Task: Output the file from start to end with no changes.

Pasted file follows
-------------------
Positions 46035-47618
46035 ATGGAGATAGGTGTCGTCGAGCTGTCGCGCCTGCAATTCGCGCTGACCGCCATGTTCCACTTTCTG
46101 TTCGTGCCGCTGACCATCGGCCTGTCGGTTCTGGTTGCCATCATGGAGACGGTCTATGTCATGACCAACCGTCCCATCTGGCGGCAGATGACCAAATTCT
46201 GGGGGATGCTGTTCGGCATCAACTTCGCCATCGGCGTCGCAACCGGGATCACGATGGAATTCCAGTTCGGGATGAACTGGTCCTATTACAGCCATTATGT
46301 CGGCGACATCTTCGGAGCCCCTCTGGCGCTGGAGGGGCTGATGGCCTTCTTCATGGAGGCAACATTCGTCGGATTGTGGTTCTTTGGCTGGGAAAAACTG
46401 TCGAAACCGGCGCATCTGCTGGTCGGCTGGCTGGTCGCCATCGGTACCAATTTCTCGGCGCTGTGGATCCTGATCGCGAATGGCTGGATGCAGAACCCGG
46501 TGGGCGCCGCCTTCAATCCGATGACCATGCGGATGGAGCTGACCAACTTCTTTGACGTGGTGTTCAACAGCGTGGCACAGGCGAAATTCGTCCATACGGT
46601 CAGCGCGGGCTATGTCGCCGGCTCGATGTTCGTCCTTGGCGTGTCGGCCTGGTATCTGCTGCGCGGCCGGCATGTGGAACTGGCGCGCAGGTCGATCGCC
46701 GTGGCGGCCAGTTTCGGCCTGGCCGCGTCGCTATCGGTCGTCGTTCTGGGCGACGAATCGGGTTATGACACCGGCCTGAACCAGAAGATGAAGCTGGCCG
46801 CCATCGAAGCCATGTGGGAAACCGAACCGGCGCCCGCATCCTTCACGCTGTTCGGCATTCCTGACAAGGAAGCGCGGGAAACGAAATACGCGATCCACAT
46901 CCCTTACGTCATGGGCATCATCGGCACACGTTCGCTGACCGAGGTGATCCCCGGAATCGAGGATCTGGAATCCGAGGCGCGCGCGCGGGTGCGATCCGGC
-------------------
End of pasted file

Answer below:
Positions 46035-47618
46035 ATGGAGATAGGTGTCGTCGAGCTGTCGCGCCTGCAATTCGCGCTGACCGCCATGTTCCACTTTCTG
46101 TTCGTGCCGCTGACCATCGGCCTGTCGGTTCTGGTTGCCATCATGGAGACGGTCTATGTCATGACCAACCGTCCCATCTGGCGGCAGATGACCAAATTCT
46201 GGGGGATGCTGTTCGGCATCAACTTCGCCATCGGCGTCGCAACCGGGATCACGATGGAATTCCAGTTCGGGATGAACTGGTCCTATTACAGCCATTATGT
46301 CGGCGACATCTTCGGAGCCCCTCTGGCGCTGGAGGGGCTGATGGCCTTCTTCATGGAGGCAACATTCGTCGGATTGTGGTTCTTTGGCTGGGAAAAACTG
46401 TCGAAACCGGCGCATCTGCTGGTCGGCTGGCTGGTCGCCATCGGTACCAATTTCTCGGCGCTGTGGATCCTGATCGCGAATGGCTGGATGCAGAACCCGG
46501 TGGGCGCCGCCTTCAATCCGATGACCATGCGGATGGAGCTGACCAACTTCTTTGACGTGGTGTTCAACAGCGTGGCACAGGCGAAATTCGTCCATACGGT
46601 CAGCGCGGGCTATGTCGCCGGCTCGATGTTCGTCCTTGGCGTGTCGGCCTGGTATCTGCTGCGCGGCCGGCATGTGGAACTGGCGCGCAGGTCGATCGCC
46701 GTGGCGGCCAGTTTCGGCCTGGCCGCGTCGCTATCGGTCGTCGTTCTGGGCGACGAATCGGGTTATGACACCGGCCTGAACCAGAAGATGAAGCTGGCCG
46801 CCATCGAAGCCATGTGGGAAACCGAACCGGCGCCCGCATCCTTCACGCTGTTCGGCATTCCTGACAAGGAAGCGCGGGAAACGAAATACGCGATCCACAT
46901 CCCTTACGTCATGGGCATCATCGGCACACGTTCGCTGACCGAGGTGATCCCCGGAATCGAGGATCTGGAATCCGAGGCGCGCGCGCGGGTGCGATCCGGC